Duchy of Warsaw. 10th Hussar regiment. Colonel Jan Nepomucen Umińsky, 1812.
Duchy of Warsaw. 10th Hussar regiment. Colonel Jan Nepomucen Umińsky, 1812. M-model, 54mm, epoxide.
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Jan Nepomucen Umiński of Cholewa was born to a Polish gentry family in Czeluścin in Greater Poland on 5 February 1778.] He joined the Army of the Republic of Poland early in his life and took part in the failed Kościuszko Uprising of 1794 as an adjutant to General Antoni Madaliński. Following the Polish defeat, he escaped Russian-held Poland and briefly settled in Dresden, where he served as an emissary of the Society of Polish Republicans and General Jan Henryk Dąbrowski.
|Cholewa coat of arms|
When Napoleonic Wars started he joined the French and took part in the fights of the War of the Fourth Coalition, notably the 1807 siege of Danzig and the battle of Tczew. Taken captive by the Prussians, he was set free after the armistice and joined the French cavalry, where he quickly rose to the rank of Major. He was soon transferred to the Army of the Duchy of Warsaw, where he served in Poznań as the commanding officer of a cavalry honour guard squadron. He took part in the brief Polish–Austrian War; as part of the forces under General Jan Henryk Dąbrowski, Umiński took part in, among other battles, the taking of the town of Sandomierz.
In 1812 Umiński took part in French invasion of Russia, where he fought at Smolensk and the Battle of Borodino. His unit of hussars was the first to enter the city of Moscow. Following Borodino, in the Battle of Mozhaysk, he was promoted to the post of a brigade commanding officer. After the French retreat and the subsequent Russian capture of Poland, Umiński remained loyal to Napoleon and remained in Prince Józef Poniatowski's corps, with which he took part in the disastrous Battle of Nations. Wounded, he was taken prisoner of war but was released by the coalition forces in 1815.
He returned to the newly established Kingdom of Poland and joined its armed forces. On 20 January 1815 he became the commanding officer of the 1st Mounted Rifles Regiment. However, already in December of that year he retired, and settled in his family estate of Smolice and Czeluścin in Prussian-held Greater Poland. A founder of a secret patriotic Scythemen Association, soon he joined Walerian Łukasiński's Patriotic Society. Under close observation by Prussian secret police, Umiński was considered an "incorrigible traitor of the state" and "zealous and criminal chauvinist due to his earlier involvements in Polish patriotic uprisings. However, his activities remained unknown to the Prussians for some time.
His situation became much more complicated after the Russians had arrested Walerian Łukasiński and his closest associates. Denounced to Prussian authorities by Łukasiński and Ignacy Prądzyński, he was finally arrested in 1826, together with Count Maciej Mielżyński. Despite protests by the youth of Poznań and other towns of the Grand Duchy of Posen, Umiński was charged with high treason and conspiracy, and sentenced to 6 years in a prison in Glogau. His village of Czeluścin was confiscated by Prussian authorities and sold to a new owner.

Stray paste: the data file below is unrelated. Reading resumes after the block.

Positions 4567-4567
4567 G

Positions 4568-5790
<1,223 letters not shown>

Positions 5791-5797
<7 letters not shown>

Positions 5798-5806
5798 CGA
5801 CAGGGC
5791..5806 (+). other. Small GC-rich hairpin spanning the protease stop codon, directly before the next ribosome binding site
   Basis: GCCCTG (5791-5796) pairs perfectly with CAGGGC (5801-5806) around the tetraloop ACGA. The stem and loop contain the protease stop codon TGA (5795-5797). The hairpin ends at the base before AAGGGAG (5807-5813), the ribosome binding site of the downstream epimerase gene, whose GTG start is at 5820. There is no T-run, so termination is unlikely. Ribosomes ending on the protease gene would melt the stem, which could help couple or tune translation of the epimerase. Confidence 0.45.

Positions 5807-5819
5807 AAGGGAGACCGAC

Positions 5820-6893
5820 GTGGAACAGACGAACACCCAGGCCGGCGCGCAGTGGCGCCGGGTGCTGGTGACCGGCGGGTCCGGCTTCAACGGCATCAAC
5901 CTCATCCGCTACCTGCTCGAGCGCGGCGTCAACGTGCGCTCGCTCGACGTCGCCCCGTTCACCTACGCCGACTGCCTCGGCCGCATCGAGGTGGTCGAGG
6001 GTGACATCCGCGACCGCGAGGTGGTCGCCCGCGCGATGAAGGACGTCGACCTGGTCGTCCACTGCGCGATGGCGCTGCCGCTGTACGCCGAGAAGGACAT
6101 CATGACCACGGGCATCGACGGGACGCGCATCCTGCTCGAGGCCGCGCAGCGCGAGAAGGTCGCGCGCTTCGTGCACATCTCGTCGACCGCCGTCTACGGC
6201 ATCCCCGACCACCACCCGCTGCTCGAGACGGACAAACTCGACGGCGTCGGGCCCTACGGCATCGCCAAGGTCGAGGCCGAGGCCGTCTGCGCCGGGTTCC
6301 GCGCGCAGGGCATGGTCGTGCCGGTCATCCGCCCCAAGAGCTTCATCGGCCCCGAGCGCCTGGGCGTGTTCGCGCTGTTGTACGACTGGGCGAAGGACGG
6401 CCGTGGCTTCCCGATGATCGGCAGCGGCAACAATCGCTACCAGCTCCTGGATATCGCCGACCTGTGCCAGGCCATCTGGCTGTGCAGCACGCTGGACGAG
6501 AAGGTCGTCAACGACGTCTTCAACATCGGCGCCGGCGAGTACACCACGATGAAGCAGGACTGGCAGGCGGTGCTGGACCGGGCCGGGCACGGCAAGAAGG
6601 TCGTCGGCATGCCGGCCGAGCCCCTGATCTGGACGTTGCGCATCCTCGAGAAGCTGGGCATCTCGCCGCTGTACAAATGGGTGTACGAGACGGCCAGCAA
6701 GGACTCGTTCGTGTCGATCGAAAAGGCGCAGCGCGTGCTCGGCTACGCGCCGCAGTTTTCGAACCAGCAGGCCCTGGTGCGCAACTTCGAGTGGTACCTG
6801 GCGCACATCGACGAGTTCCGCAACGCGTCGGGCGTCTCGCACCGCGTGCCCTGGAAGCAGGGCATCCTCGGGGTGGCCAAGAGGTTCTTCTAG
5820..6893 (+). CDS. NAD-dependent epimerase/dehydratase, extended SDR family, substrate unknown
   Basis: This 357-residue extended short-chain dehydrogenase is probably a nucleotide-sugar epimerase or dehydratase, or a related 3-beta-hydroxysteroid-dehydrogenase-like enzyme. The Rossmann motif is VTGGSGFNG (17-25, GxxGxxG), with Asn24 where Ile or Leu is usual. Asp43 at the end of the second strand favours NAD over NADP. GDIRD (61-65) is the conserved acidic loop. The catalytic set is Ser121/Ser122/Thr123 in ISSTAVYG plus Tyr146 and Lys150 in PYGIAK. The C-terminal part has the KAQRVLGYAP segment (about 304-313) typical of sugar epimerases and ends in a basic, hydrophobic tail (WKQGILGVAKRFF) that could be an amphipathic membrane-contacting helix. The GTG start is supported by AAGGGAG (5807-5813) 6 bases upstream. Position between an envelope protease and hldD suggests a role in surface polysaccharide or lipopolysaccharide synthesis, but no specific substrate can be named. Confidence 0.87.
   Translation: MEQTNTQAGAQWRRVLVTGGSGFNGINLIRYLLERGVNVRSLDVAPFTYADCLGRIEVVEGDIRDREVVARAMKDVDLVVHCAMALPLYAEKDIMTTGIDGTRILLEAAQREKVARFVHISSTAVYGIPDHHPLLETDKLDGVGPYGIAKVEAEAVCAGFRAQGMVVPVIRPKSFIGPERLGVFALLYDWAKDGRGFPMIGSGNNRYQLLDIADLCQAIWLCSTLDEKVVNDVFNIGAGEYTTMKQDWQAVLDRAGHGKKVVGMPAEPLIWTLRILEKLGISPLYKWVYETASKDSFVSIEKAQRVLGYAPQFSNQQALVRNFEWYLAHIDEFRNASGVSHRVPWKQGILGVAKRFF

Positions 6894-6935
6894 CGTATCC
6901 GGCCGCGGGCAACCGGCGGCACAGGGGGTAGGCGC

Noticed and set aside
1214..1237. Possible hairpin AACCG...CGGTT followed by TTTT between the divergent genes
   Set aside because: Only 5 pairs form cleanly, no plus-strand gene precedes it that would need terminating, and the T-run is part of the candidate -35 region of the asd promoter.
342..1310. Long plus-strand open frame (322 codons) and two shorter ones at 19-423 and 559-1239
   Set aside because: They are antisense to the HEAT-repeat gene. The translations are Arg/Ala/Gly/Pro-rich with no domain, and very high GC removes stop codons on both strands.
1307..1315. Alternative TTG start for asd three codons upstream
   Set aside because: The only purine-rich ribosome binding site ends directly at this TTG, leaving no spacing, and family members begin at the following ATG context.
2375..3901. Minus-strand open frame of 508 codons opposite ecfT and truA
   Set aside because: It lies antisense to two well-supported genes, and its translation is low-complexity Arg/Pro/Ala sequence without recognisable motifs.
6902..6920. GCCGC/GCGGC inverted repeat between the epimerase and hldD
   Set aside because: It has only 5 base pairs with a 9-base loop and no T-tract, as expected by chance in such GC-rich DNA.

When the November Uprising broke out, Umiński's situation became more complicated. Already in mail contact with various factions throughout Europe, he was put under closer surveillance by the Prussian authorities. In front of his cell two guards were posted at all times, and an officer was stationed in his cell. However, as the discipline within the fortress was lacking, on 17 February 1831 Umiński organised in his cell a party for numerous officers stationed in the fortress. When at 20:00 the gates of the fortress were closed, it turned out that Umiński had escaped, leaving a group of drunk German officers behind. Eduard Heinrich von Flottwell ordered a complete blockade of all major roads leading towards Poland and dispatched hundreds of patrols in search of the fugitive, but the pursuit proved fruitless. Umiński had a relay of horses and assistants organised for him.
Through Siedlnica, Książęcy Las (where Prince Antoni Sułkowski provided him with money), Rawicz, Chwałkowo, Konary, Grąbkowo and Rusko reached the Polish border. In the afternoon of 18 February Umiński arrived to Kalisz. Despite a lengthy investigation, the Prussian authorities never learned of the true extent of the conspiracy that made Umiński's escape possible.
On 21 February 1831 Umiński rejoined the Polish Army. Initially in the rank of an ordinary soldier, Umiński took part in the First Battle of Wawer and the bloody Battle of Olszynka Grochowska. Soon he was discovered by his former colleague, General Henryk Dembiński, who promoted him to a Colonel, then a Division General, and gave him command over the I Cavalry Corps.His Corps took part in the battles of Jędrzejów and the Battle of Ostrołęka, one of the bloodiest battles of the uprising, plagued by indecisiveness and bad command decisions on the side of the Polish Commander-in-Chief General Jan Zygmunt Skrzynecki. Critical of his superiors, Umiński nevertheless remained in the army until the very end of the uprising, taking part in the lengthy battle of Warsaw. Following the Polish defeat, he led the remaining Polish forces to Modlin and Płock, where on 23 September 1831 he was nominated to the post of the Polish Commander-in-Chief. Opposed by many generals, he held it for only a single day and ceded his duties to General Maciej Rybiński.
After the fall of Poland, Umiński went into exile in Paris. A close associate to Prince Adam Jerzy Czartoryski, he was one of the founders of the Literary Society of Paris, one of the most important Polish cultural and scientific associations of the 19th century. He then moved to Wiesbaden in Germany, where he died on 15 June 1851. He is a patron of streets and schools in numerous towns, as well as the 5th Reconnaissance Battalion of the Polish Army.